When you take out a mortgage, you usually bring money to the table for a down payment. The amount you need to pay varies depending on the lender. Some lenders charge 20% on closing, but many accept 5% or 10%. And there are some mortgages, like FHA loans, that require even less money on closing.
However, it may be in your best interest to put more money on your home, not less. Here are four reasons why.
6 simple tips to get a 1.75% mortgage rate
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1. You have a lower monthly payment
The more money you invest in your home up front, the less you have to spend in the form of a monthly mortgage payment. This, in turn, could make it easier to integrate these payments into your budget. Plus, if you plan to add expenses to your budget in the future (for example, you plan to have children), a lower mortgage payment gives you more financial flexibility once your circumstances change.
2. You pay less interest over the life of your loan
Mortgage lenders make money by charging interest on the amount you borrow to finance your home. The less you borrow, the less you spend on interest. Suppose you buy a house for $ 400,000 and pay 20% of it, or $ 80,000. If you take out a 30-year 3% mortgage, you’ll spend $ 165,688 in interest over your repayment period. But if you deposit $ 100,000 instead of $ 80,000, you are spending $ 155,333.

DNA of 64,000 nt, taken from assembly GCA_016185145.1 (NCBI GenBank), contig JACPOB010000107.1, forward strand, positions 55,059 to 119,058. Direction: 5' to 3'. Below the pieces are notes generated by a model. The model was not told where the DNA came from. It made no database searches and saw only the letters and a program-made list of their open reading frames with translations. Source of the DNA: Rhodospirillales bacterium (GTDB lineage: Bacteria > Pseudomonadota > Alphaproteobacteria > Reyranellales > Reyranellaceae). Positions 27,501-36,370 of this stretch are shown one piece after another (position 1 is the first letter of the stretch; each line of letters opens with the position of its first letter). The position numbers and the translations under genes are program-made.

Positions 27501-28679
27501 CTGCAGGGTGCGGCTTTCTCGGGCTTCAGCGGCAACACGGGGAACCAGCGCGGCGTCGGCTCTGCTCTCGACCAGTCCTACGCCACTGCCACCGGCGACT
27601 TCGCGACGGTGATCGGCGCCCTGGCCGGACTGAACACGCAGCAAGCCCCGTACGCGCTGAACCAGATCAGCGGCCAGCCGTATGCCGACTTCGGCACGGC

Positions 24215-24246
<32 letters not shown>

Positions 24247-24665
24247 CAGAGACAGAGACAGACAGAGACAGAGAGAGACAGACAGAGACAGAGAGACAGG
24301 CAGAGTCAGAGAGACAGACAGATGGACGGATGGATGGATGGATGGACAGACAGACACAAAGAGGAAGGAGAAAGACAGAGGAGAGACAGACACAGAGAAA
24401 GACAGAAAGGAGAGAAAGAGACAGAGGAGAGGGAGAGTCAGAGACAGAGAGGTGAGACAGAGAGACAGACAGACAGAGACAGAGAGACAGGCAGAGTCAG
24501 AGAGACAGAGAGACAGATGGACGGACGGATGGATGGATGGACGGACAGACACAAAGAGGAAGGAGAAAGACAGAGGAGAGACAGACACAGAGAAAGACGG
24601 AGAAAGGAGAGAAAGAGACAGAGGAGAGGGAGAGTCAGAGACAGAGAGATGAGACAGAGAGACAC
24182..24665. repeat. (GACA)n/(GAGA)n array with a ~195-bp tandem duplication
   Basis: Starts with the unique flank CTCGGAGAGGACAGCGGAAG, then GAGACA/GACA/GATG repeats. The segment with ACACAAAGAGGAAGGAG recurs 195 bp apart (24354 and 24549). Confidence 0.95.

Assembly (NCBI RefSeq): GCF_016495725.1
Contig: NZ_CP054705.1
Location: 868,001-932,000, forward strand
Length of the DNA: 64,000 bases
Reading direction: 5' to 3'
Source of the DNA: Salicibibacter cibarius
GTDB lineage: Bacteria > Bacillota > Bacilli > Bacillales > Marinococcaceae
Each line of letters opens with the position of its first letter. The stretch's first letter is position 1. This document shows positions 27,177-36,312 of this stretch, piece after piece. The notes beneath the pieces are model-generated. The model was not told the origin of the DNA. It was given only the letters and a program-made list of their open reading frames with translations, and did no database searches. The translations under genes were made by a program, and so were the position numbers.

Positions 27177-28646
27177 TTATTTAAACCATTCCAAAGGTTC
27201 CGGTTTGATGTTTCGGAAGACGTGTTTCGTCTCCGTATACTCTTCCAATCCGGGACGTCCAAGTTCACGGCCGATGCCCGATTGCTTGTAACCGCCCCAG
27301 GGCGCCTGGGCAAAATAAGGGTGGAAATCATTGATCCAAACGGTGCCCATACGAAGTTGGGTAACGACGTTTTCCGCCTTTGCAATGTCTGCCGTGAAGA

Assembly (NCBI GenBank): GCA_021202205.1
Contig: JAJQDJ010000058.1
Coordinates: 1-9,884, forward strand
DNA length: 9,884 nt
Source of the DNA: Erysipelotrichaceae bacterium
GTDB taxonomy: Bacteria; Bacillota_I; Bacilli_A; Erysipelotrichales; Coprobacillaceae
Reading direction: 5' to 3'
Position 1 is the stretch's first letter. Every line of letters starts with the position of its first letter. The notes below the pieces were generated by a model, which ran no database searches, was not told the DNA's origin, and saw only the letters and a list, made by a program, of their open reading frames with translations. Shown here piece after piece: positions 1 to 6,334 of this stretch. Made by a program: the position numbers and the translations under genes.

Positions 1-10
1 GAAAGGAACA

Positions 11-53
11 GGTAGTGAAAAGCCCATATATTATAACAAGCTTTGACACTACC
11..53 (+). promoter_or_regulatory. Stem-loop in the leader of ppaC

3. You build up equity in your home faster
Your home equity refers to the part of your home that you own entirely, and it’s calculated by subtracting your mortgage balance from the market value of your home. The more equity you accumulate, the more options you have to borrow against your home through a Home Equity Loan or Line of Credit (HELOC).
4. You avoid costly fees
If you take out a conventional loan and don’t put down a 20% down payment on your home, you need to pay for private mortgage insurance, or PMI. PMI protects your lender in the event of a delay in repaying your loan, and this can easily cost up to 1% of your loan amount each year. This means that if you have a $ 300,000 mortgage, you could end up paying an additional $ 3,000 per year, or $ 250 per month, to own your home.
To be clear you don’t wanna get attached too much money in your home, especially when mortgage rates are competitive like they are today. In other words, if you buy a house for $ 400,000, you might not want to put 50% of it, even if you can. But it is generally beneficial to put 20% if you can to avoid PMI. And if you put in a little more than that, it could lead to interest savings and more financial flexibility at later stages in your life.